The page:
All Things Considered
All Things Considered
Wednesday, October 2, 2013

Minnesota Public Radio Stories

National Public Radio Stories

  • As Shutdown Drags, Boehner Shifts Focus From Health Law
    What started out as an attempt by Tea Party Republicans to use a government funding bill to defund the president's health care law seems to have evolved into a Republican effort to mitigate the negative effects of the two-day-old government shutdown. None of the bills pushed by House Speaker John Boehner on Tuesday or Wednesday even mention the Affordable Care Act, but rather just fund those portions of the government that are popular with the public, like national parks.
  • GOP Establishment Grapples With A Tea Party That Won't Budge
    Beyond voicing frustration, the traditional Republican power players on Capitol Hill and in the business community haven't been able to do much so far to end the current congressional standoff.
  • Obama's Shift In Rhetoric Helping Democrats Stick Together
    Instead of castigating all of Congress over the latest fiscal stalemate, President Obama is focusing his ire on Tea Party Republicans. That's energized Democrats, who are more unified than they've been in a long time. Still, that doesn't mean that they're making any headway in ending the shutdown.
  • The Government Shutdown's Final Frontier: How NASA Is Dealing
    Houston's Mission Control is still talking to the astronauts circling the globe in the International Space Station. But most other phone lines are down, and NASA says the shutdown could deter launches of other spacecraft and slow repair work on the Hubble Space Telescope if something goes wrong.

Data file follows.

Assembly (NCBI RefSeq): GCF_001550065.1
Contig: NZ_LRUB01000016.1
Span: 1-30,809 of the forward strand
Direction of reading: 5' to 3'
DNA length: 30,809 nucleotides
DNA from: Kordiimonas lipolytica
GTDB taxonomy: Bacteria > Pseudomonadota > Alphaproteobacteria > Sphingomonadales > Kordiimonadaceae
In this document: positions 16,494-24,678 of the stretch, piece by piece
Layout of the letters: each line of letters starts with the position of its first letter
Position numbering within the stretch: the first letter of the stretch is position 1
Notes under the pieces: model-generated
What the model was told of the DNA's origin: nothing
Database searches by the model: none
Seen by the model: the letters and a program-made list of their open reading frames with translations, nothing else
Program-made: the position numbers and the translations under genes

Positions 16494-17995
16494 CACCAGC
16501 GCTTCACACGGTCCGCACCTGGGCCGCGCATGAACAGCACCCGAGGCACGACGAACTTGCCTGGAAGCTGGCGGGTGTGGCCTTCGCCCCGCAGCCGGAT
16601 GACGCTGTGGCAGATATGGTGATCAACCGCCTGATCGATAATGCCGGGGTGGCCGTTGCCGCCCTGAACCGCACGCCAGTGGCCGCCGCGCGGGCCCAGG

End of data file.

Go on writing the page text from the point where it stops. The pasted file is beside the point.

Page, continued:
• A Veteran Traces America's Biography In Music, From Coney Island To Vietnam
    Iraq and Afghanistan veterans may have trouble answering questions about what war was like — but Vietnam veterans say they weren't even asked. Composer and Vietnam vet Kimo Williams says he turned to music to explain his war experience, and that it continues to define his work.
  • Your Digital Trail: Does The Fourth Amendment Protect Us?
    Could government agents really get access to all your private data in less than a minute? Experts say no but warn we are moving in that direction.
  • A DEET-Like Mosquito Spray That Smells Like Jasmine Or Grapes?
    Scientists have figured out how DEET repels mosquitoes. The finding has led the researchers to candidate repellents that are safer and cheaper than DEET and may provide new weapons against mosquito-borne scourges, such as malaria and dengue fever.
  • Want To Raft Through The Grand Canyon? Not During The Shutdown
    Melissa talks with rafter Scott Lee who was supposed to put on the Colorado River for a 20-day trip through the Grand Canyon Wednesday. With the government shutdown, his group has not been allowed to put on the river and he is not sure what will happen.
  • Shutdown Is The Latest Hit To Federal Worker Wallets, Morale
    They've been sequestered, furloughed and told to work without pay. Meanwhile, they still have mortgages, bills and kids in college. How is the shutdown affecting hundreds of thousands of federal workers?
  • Intelligence Chief: Shutdown Makes America More Vulnerable
    A Senate hearing on surveillance raised alarms about the impact of the federal government shutdown on intelligence gathering. Intelligence chiefs said 70 percent of civilian workers at their agencies are being furloughed, and said they could not guarantee the US is safe during the shutdown.

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